“Youth from around the region will learn skills from each other and seasoned artists relative to poetry, spoken word, podcast, hip hop dance, beat-making, and defining their roles as cultural influencers and arts advocates,” she tells.
Shelton Green praises FSOW standards in academia, which allows students to strengthen their intellectual skills while also understanding the value of justice and peace through community service. FSOW fosters a collective voice for change, relating to diversity, equity, inclusion and social justice. Wilson-Mathis observes that as a fundraising event, Writers’ Night is a perfect match for those values.
“We are fortunate to have a number of published authors in our parent community,” she says. “It’s not a coincidence that these families chose Friends School because every student in our school is considered a writer with a story to tell.”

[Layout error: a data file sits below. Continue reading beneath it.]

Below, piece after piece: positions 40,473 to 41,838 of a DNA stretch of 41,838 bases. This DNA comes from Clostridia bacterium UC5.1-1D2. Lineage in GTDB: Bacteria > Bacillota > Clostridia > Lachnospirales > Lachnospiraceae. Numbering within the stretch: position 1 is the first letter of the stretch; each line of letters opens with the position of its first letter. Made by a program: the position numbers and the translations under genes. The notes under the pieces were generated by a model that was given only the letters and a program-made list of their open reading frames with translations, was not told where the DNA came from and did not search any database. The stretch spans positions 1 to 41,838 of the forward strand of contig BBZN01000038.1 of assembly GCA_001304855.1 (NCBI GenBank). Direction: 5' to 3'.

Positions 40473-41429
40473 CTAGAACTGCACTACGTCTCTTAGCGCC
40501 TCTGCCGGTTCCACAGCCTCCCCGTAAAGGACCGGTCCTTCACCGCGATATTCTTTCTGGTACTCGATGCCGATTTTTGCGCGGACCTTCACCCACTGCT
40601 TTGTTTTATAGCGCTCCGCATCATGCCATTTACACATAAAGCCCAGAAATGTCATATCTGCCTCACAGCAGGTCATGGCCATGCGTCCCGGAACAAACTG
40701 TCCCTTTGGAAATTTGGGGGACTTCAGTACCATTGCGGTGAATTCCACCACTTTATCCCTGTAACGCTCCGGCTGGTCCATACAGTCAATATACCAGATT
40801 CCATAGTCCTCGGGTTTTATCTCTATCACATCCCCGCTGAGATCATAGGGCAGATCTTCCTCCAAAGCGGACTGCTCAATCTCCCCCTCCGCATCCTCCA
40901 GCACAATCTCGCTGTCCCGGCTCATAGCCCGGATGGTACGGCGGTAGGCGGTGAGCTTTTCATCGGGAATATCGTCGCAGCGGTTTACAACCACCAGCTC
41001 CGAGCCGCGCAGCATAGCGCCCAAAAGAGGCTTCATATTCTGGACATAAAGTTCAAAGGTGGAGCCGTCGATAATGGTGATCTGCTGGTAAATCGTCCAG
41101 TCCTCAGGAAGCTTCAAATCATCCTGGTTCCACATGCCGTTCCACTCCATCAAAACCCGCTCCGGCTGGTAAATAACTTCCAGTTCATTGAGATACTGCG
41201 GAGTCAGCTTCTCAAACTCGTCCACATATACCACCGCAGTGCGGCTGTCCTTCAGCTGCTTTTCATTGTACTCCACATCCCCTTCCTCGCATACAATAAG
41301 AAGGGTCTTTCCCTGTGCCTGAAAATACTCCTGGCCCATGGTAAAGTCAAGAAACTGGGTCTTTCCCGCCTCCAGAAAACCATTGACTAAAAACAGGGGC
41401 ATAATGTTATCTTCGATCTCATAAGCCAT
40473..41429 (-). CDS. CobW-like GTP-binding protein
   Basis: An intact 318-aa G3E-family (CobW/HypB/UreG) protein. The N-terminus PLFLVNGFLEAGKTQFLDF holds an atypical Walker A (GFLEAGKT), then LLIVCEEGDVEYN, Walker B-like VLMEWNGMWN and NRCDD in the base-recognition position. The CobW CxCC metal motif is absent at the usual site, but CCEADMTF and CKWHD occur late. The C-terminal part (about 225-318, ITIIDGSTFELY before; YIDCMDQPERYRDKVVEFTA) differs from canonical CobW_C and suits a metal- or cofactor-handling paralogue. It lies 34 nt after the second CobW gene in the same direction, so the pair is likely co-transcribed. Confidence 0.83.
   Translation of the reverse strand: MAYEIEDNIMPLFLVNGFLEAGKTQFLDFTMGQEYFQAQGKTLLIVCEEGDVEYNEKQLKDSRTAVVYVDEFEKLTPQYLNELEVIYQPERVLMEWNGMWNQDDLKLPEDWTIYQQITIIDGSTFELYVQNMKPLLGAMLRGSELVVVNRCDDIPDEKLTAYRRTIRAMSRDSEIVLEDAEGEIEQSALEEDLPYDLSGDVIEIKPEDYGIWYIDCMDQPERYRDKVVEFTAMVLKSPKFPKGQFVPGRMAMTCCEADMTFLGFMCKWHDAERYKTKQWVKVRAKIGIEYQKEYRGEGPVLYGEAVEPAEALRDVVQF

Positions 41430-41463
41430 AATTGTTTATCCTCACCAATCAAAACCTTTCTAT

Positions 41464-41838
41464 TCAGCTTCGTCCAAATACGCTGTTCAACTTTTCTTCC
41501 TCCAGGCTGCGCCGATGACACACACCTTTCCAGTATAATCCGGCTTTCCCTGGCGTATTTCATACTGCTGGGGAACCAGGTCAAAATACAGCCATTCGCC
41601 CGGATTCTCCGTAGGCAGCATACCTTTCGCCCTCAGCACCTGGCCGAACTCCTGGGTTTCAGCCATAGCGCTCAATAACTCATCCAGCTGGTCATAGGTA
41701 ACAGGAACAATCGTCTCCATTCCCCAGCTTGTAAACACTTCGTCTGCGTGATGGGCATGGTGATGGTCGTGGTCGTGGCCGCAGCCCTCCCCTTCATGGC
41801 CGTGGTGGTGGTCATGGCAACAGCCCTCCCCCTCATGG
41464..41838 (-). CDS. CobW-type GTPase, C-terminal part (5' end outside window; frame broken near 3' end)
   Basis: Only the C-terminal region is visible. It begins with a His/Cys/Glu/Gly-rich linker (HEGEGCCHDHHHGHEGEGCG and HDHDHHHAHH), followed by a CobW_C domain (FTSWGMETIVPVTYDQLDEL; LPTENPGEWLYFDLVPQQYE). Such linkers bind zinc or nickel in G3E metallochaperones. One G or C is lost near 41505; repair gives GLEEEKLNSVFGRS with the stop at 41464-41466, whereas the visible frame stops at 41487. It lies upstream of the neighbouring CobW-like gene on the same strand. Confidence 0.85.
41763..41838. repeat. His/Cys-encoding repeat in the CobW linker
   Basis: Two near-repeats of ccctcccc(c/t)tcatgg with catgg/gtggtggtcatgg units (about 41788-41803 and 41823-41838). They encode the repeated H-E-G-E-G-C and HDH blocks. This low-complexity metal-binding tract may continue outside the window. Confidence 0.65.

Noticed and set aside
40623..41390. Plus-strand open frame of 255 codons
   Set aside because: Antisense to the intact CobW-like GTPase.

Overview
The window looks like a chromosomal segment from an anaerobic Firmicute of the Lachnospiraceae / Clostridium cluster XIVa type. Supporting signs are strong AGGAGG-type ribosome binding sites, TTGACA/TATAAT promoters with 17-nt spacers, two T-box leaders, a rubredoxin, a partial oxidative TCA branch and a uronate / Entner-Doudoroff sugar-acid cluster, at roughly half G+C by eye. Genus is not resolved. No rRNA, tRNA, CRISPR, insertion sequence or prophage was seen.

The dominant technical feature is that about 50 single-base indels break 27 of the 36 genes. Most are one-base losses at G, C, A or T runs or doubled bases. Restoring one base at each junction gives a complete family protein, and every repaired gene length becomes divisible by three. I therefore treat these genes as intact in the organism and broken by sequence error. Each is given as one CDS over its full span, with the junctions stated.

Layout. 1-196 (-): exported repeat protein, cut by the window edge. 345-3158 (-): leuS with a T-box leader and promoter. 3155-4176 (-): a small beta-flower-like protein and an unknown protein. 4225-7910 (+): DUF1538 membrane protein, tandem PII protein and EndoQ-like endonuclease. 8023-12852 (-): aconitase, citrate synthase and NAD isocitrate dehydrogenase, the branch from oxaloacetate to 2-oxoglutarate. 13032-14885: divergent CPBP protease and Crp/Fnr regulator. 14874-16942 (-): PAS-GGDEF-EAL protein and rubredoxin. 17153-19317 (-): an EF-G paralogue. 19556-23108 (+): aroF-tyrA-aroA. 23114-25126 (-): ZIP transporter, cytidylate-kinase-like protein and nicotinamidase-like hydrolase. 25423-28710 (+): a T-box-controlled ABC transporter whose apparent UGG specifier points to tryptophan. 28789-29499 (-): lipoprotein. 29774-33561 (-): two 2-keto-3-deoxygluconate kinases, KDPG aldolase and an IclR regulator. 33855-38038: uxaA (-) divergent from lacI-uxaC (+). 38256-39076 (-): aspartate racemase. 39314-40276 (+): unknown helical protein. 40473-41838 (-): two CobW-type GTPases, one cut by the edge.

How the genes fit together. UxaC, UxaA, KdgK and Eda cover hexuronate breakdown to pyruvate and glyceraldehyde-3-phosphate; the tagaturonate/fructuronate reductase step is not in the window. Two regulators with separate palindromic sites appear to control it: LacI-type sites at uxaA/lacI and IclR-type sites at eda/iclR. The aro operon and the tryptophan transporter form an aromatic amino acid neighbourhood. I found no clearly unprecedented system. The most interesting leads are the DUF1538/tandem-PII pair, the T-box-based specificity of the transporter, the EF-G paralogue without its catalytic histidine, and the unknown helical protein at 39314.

Shelton Green has written eight collections of poetry, and has been published more than 80 times in anthologies and magazines worldwide. Aside from her readings at the FSOW Writers’ Night, the evening will be hosted by Wiley Cash, who authored “The Last Ballad,” “This Dark Road to Mercy” and “A Land More Kind Than Home.” As well Friends School parent and local professor and North Carolina author and musican Clyde Edgerton will perform with local performers LaRaisha and Christian Dionne.
Though it promises to be an evening of fellowship and entertainment, Wilson-Mathis wants the audience to take away a greater sense of collective purpose—not just about FSOW, but also it’s role in creating positive change. If education isn’t a key component to long-term societal change, then what is?
In so many ways, Jaki Shelton Green’s appointment as North Carolina Poet Laureate is a powerful signal our state is prepared to hear and embrace diverse voices. Her work during her appointment has reinforced that message. Writers’ Night is an opportunity for our community to celebrate the power of the written word to educate, enlighten and strengthen community bonds.